The Northwest Arkansas .NET User Group July meeting will be hosting Todd Anglin, Telerik Chief Technical Evangelist, talking about “Building A Testable Data Layer”.
NOTE: New Location this month, Technology 101 Rogers, AR [MAP]
All developers understand the theoretical value of unit testing, but with data driven line of business applications, figuring out how to create tests can be hard. In this session, learn how to build a data layer that can be tested. We will introduce data layer architecture practices and methodologies that make testing possible, and cover the basics of unit test mocking. You will also be guided through various types of testing, including unit, integration, and functional testing. Leave this session with the basics needed to start creating tests for application data layers, including those powered by LinqToSQL and OpenAccess ORM.
About Todd Anglin
Todd Anglin is an active .NET community member, President of the North Houston .NET User Group, and Telerik's Chief Technical Evangelist. At Telerik, Todd is responsible for building Telerik's global community of developers and helping ensure Telerik's products serve the needs of .NET developers around the world. Before joining Telerik, Todd worked as a developer in a Fortune 200 financial services company supporting applications on a wide range of platforms and technologies, including Unix, Windows Server, Informix, Oracle, and SQL Server. He also an avid entrepreneur with previous experience running a small .NET software studio.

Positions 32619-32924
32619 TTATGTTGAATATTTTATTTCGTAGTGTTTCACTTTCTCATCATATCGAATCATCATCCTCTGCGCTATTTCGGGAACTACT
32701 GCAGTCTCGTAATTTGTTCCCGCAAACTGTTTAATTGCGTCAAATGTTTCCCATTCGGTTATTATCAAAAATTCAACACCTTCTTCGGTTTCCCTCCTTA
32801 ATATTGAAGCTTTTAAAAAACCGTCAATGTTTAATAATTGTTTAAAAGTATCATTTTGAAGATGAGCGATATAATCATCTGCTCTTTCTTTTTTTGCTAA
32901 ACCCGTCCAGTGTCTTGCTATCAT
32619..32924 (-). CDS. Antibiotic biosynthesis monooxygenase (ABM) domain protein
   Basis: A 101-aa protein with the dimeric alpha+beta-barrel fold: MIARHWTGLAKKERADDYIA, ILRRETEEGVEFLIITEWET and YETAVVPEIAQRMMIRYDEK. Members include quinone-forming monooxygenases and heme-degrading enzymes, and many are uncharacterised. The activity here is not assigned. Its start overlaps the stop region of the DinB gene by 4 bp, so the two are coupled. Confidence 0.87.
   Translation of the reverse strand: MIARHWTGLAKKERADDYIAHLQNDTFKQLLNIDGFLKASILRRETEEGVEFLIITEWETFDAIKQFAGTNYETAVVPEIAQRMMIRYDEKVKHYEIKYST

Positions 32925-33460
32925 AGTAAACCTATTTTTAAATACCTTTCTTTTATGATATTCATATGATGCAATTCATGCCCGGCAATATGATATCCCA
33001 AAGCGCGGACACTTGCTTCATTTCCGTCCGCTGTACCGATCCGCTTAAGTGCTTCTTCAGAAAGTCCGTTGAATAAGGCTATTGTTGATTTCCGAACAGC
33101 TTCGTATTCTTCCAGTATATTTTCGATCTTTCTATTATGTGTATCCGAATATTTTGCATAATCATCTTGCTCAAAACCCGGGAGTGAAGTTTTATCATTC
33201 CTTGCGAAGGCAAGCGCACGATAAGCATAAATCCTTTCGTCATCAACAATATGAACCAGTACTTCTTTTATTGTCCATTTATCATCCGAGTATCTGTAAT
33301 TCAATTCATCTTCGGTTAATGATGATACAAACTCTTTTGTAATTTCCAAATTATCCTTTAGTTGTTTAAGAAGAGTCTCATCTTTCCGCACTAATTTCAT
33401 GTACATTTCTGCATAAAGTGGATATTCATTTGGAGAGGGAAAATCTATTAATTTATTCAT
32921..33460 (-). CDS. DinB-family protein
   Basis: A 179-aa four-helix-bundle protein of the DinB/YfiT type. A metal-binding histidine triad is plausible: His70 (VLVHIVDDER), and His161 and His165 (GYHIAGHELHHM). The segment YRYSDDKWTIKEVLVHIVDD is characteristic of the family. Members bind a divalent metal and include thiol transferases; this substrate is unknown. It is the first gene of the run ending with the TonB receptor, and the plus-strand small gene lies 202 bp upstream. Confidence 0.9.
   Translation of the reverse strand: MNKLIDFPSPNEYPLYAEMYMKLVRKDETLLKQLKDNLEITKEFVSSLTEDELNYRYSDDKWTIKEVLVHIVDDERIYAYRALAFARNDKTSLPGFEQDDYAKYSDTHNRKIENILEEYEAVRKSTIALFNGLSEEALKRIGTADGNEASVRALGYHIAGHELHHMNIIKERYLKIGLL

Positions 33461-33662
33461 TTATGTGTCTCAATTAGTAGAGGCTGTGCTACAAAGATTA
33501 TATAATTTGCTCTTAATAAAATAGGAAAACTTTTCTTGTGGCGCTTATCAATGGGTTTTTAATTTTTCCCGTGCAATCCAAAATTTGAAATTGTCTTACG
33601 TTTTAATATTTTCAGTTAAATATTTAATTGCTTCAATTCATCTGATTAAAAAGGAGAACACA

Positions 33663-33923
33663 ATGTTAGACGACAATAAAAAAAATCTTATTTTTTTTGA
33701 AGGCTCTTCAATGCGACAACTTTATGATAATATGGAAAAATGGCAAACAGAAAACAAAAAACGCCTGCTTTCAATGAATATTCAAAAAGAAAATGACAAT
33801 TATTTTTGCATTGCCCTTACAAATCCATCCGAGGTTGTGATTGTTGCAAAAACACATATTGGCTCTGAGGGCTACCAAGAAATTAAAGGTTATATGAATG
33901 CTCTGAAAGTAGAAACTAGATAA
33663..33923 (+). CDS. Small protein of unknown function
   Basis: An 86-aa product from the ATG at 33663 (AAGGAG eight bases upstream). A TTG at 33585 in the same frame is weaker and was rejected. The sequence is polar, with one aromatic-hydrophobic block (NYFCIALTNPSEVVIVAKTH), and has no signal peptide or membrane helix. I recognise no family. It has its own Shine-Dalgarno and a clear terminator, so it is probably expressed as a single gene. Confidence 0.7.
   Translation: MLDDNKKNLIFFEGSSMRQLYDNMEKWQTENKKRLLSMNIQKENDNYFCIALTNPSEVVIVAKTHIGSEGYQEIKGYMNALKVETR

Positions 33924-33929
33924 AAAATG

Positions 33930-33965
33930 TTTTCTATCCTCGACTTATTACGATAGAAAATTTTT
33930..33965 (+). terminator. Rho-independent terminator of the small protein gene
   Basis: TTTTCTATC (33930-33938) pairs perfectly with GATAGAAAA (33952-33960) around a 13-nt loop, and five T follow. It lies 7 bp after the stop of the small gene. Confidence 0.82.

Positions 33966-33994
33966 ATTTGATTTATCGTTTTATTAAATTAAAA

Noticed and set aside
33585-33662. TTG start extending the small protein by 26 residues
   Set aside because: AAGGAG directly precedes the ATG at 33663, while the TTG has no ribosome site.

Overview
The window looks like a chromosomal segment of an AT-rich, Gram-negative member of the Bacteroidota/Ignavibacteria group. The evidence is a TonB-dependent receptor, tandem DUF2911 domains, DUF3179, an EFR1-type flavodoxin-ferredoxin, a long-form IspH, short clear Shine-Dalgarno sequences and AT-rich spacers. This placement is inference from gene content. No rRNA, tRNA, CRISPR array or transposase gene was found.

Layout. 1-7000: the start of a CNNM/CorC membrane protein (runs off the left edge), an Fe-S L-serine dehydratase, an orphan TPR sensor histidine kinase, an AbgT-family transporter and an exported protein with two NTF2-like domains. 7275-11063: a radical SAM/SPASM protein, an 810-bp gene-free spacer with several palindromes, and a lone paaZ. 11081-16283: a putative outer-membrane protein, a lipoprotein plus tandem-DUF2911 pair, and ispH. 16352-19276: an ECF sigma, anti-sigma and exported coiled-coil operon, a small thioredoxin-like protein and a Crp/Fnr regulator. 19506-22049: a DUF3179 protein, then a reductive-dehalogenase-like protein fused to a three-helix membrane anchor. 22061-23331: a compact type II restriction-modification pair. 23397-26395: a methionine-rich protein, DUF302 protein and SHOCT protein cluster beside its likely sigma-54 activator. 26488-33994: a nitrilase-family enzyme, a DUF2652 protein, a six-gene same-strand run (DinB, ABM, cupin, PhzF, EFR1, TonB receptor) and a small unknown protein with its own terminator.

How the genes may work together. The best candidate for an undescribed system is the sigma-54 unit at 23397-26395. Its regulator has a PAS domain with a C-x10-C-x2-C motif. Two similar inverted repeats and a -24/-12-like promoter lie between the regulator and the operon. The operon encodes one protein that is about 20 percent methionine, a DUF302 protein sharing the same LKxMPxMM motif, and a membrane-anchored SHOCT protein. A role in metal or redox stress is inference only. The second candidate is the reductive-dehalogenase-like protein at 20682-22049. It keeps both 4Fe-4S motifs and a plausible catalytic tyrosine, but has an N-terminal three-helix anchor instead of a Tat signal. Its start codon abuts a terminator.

Meeting Date: July 13, 2010
Meeting Location: Technology 101, 5211 Village Parkway, Suite 1, Rogers AR [MAP]
Meeting Time: 6:00 PM – 9:00 PM
About the Northwest Arkansas .NET User Group (NWADNUG):
The Northwest Arkansas .NET User Group is a non-profit organization that is dedicated to the promotion, education and adoption of Microsoft .NET Technologies. We strive to provide an environment for professionals to network in Northwest Arkansas to foster the free exchange of ideas and information.
We hold monthly meetings that have presentations that allow you to keep up to date on the latest emerging .NET technologies as well as providing practical skills you can apply immediately.